End to Driver Responsibility Program brings 1.4 million Texans back on the road

Critics called the Texas Driver Responsibility Program irresponsible.

Beginning in 2003, the program levied a surcharge on people convicted of certain traffic violations. The surcharge had to be paid for three years.

Opponents say the program caused more people to drive without a license in Texas. It has since been quietly taken off the books in Texas.

Governor Greg Abbott signed a bill that went into effect this month that wiped out pending surcharges for about 1.4 million Texas drivers and reinstating driver's licenses suspended under the program that was supposed to make drivers responsible while increasing funding for uncompensated trauma care.

More than a million Texans had their driver's license suspended in 2018 because they had not or could not pay surcharges for three years that were assessed after they received traffic citations.

Oscar Blanco was among those affected by the program.

"I just wasn't paying my surcharges or whatever because they all added up because I had a lot of tickets," Blanco admitted. "But now that they waived the surcharges for everybody, I'm able to get my license and try to drive correctly."

Grand Prairie Municipal Court Judge Bill Mazur says the added surcharge varied from time to time, but it was typically around $135 a year for three years.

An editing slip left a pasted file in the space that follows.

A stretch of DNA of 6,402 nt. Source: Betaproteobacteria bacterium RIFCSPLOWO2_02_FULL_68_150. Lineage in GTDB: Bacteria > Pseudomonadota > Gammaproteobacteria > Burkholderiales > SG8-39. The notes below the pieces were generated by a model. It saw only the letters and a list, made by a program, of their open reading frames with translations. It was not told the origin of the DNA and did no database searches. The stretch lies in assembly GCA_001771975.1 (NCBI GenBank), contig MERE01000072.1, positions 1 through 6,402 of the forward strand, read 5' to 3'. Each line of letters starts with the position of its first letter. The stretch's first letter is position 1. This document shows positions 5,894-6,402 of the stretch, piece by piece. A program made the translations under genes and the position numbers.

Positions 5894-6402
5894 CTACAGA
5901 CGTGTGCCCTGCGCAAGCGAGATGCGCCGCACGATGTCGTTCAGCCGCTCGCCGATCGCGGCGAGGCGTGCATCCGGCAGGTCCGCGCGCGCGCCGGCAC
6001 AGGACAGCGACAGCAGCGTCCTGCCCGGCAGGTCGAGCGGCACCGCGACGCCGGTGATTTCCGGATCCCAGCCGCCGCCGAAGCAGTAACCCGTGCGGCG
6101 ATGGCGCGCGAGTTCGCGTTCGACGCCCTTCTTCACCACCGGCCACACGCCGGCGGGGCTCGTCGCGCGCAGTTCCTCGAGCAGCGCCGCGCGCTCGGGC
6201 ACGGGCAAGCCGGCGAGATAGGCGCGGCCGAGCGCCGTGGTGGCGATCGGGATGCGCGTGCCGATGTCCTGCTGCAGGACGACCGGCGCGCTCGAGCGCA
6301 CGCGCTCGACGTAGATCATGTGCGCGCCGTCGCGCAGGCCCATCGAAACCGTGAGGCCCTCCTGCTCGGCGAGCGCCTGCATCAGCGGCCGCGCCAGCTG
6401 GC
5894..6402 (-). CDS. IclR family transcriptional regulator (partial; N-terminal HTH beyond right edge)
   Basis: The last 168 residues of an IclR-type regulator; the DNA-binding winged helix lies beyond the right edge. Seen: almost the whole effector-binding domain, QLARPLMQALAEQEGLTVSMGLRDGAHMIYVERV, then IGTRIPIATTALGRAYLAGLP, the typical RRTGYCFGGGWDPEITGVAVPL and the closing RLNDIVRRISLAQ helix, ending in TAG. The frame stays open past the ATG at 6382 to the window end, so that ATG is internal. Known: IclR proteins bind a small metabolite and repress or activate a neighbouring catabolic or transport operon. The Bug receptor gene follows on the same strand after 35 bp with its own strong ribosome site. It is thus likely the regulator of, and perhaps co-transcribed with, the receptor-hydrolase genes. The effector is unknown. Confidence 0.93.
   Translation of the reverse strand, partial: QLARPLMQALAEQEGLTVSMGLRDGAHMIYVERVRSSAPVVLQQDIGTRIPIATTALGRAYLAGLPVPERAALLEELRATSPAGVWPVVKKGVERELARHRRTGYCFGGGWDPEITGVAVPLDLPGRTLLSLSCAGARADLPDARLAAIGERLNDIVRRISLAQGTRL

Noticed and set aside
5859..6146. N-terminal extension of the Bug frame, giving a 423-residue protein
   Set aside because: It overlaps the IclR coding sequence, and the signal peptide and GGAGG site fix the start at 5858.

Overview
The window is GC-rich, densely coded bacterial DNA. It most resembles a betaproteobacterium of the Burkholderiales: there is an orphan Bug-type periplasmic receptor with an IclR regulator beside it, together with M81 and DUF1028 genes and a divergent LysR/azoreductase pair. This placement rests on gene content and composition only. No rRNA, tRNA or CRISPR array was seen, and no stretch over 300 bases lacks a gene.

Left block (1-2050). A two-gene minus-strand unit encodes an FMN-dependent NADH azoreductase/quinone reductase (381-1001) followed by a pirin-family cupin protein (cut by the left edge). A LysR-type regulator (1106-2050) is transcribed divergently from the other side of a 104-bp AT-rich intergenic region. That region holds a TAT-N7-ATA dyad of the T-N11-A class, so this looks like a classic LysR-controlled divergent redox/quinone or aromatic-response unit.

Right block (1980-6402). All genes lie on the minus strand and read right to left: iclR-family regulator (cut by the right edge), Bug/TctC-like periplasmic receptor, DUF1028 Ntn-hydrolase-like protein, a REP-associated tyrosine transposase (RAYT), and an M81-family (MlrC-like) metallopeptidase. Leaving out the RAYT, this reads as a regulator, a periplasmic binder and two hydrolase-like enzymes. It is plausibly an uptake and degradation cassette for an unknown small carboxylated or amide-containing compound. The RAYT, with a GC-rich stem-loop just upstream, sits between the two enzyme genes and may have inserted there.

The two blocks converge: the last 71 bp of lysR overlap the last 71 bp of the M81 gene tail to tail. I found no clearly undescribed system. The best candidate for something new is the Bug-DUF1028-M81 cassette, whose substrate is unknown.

"And that would be true on no operators license, driving while license invalid, no insurance," he explained.

If the surcharge wasn't paid, your license would be suspended and a warrant would be issued.

"Good people don't belong in jail," said driver Jeantavus White, who was affected by the program. "Sometimes, you just make the wrong mistake."

Judge Mazur saw a lot of that.

"Twenty-five percent or so of my entire docket on jail calls when I do the arraignments every single day is people in this position: thousands of dollars' worth of fines," the judge said. "Multiple cities because people still go to work."

"It's been a minute since I've been driving legally," White said. "It'll be good not looking over my shoulder anymore. I appreciate it."

Leon Cross was crossed up by the surcharges that he couldn't catch up. He is grateful that what he owes is going away. It's part of almost two billion owed to the state in surcharges that were never collected.

"It probably was about $600-$700," Cross said. "I didn't have that money to pay them. So I'm glad they did their thing with that. That's a blessing with dressing."

"As of September 1, the legislature realized that this was a mistake," Judge Mazur said. "That we're creating a whole new class of criminals, people spending time in jail for really technical problems."

Uncompensated trauma care funding will now largely come from an increased fine on first time driving while intoxicated convictions.

If your license was suspended for any other reason or if you have an active warrant or current traffic tickets, there is no forgiveness there. People may also have to pay a small administrative fee.

More information can be found here: http://www.dps.texas.gov/DriverLicense/FAQs/drpIndex.htm